Voters will decide.
Oklahoma City residents will go to the polls on December 10 and will decide if public money should be used to fix up the city’s 17-year-old arena for a private business, the National Basketball Association’s Oklahoma City Thunder along with other city-wide projects. When the building was opened in 2002, it really was not a state-of-the-art NBA arena although it was constructed to meet then National Hockey League standards. Oklahoma City taxpayers were hit with a one percent sales tax hike to pay off the $89 million cost of the facility. The place was designed with the possibility of being upgraded to eventually meet NBA state-of-the-art standards.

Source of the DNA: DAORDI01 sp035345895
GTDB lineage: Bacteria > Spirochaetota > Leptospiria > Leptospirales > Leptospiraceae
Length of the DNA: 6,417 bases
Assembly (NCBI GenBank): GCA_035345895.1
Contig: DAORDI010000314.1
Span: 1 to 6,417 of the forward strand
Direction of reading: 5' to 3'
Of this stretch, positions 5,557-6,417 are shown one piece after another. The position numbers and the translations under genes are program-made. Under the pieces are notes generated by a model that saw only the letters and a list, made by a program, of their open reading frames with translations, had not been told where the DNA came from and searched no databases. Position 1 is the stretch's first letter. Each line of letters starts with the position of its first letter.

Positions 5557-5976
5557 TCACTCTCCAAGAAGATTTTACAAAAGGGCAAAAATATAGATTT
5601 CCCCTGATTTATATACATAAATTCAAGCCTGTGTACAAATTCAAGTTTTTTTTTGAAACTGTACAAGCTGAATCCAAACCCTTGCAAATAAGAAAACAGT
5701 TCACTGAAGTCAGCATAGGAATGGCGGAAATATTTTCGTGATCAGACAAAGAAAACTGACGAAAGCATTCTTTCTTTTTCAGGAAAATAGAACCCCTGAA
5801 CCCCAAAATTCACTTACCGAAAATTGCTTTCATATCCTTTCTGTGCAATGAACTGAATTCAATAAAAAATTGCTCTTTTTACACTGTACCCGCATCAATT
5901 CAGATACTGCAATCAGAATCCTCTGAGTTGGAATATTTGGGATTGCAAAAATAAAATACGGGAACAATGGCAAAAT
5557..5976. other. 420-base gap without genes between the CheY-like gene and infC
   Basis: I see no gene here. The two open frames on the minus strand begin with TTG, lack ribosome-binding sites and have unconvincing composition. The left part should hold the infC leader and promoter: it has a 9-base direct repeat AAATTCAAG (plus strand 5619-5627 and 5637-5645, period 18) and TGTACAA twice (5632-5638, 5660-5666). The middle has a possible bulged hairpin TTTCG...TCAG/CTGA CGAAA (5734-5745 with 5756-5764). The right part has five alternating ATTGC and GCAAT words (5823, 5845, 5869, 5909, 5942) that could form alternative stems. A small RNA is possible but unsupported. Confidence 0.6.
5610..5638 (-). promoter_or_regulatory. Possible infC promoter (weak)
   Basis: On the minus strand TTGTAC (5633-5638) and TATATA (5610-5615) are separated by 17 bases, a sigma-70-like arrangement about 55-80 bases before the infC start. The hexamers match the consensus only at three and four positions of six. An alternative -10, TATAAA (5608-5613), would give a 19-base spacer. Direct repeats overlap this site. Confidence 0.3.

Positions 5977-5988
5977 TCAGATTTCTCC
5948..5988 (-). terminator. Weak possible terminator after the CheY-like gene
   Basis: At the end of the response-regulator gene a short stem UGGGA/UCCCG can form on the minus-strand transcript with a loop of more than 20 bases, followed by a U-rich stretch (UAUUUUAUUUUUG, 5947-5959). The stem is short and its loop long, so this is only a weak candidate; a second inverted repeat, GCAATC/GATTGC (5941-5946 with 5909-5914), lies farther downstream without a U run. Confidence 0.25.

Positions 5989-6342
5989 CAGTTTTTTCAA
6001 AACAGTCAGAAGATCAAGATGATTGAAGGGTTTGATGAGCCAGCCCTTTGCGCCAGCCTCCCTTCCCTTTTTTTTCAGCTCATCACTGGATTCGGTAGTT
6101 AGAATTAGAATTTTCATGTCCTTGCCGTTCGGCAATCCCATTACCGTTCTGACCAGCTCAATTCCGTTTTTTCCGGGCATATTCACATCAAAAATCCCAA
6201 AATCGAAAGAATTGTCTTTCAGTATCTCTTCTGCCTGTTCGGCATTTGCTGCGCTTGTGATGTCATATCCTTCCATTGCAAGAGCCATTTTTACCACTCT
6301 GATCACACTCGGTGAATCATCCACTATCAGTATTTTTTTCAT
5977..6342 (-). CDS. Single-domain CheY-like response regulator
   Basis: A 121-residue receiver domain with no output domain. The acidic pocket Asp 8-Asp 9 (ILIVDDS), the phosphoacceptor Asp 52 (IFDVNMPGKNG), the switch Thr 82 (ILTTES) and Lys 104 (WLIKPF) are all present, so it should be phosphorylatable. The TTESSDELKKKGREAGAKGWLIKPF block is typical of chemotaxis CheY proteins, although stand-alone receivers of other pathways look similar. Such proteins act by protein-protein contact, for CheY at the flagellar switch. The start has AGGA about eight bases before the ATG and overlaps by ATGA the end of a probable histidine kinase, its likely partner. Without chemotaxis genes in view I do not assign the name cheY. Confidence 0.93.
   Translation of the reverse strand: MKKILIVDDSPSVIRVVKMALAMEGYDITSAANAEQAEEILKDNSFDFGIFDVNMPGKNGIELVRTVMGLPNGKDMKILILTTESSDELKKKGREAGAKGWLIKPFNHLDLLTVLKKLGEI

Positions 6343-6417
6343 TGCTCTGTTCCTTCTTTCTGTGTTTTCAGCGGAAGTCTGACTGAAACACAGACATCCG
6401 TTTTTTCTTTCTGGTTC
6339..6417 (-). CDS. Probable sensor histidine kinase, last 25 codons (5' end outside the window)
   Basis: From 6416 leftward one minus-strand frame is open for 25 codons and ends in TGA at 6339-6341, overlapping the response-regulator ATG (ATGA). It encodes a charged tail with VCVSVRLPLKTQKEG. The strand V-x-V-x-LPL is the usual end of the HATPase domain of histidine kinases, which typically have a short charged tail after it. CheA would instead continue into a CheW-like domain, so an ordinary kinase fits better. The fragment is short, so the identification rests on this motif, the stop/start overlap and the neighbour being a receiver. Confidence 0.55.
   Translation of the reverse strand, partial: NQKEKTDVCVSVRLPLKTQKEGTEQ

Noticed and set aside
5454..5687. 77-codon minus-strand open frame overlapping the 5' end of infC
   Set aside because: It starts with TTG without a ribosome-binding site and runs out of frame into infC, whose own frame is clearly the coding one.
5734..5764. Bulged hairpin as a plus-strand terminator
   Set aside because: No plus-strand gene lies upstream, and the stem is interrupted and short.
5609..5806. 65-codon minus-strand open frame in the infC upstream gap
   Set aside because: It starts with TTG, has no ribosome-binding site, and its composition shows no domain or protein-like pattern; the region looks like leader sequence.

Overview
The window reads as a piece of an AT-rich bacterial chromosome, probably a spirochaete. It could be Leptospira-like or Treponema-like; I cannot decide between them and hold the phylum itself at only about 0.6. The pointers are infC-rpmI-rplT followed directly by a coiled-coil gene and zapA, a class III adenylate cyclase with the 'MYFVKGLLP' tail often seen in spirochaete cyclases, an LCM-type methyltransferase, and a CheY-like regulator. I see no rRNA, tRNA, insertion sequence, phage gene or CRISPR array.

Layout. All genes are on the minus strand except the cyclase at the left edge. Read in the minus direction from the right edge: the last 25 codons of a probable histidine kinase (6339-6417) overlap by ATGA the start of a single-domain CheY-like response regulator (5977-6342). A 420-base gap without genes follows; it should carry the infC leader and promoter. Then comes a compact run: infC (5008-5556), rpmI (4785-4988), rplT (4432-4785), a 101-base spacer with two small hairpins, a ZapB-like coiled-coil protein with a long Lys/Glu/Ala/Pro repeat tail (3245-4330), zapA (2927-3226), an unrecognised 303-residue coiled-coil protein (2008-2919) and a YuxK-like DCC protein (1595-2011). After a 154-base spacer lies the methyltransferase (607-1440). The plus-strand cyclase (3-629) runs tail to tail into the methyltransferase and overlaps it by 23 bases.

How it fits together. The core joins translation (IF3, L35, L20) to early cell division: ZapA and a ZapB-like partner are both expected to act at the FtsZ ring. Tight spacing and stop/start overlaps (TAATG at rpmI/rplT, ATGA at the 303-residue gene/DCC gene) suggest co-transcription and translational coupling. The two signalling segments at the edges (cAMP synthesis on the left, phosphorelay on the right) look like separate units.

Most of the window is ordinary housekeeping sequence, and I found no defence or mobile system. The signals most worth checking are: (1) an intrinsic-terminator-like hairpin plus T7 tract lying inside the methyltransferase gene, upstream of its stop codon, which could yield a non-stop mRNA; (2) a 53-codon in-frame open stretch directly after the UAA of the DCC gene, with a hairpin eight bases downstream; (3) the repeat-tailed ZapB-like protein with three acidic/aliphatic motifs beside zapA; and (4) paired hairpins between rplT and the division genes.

After the devastation in New Orleans caused by Hurricane Katrina in 2005, the owner of the NBA’s Hornets George Shinn had to leave town and set up shop in the Oklahoma City arena. Shinn’s team did very well financially and there became a real possibility that the NBA could permanently place another team in Oklahoma City once New Orleans was in shape to take back Shinn’s team in 2007. Oklahoma City investors bought the Seattle Supersonics with a not so hidden agenda, buy the team and move it to Oklahoma City in 2008. Voters in Oklahoma City said yes to another sales tax hike on March 4, 2008 to fund arena upgrades that the Oklahoma City group demanded if they were to move the SuperSonics to Oklahoma City. The sales tax hike lasted 15 months but fell short of raising $121 million to get the venue up to NBA standards. Eventually all of the improvements were made. Oklahoma City taxpayers also paid $16 million for the Thunder’s practice facility. The arena and the practice facility would get improvement money if voters approve a sales tax hike that would cover an eight-year period. It is the price to pay to be a big-league city.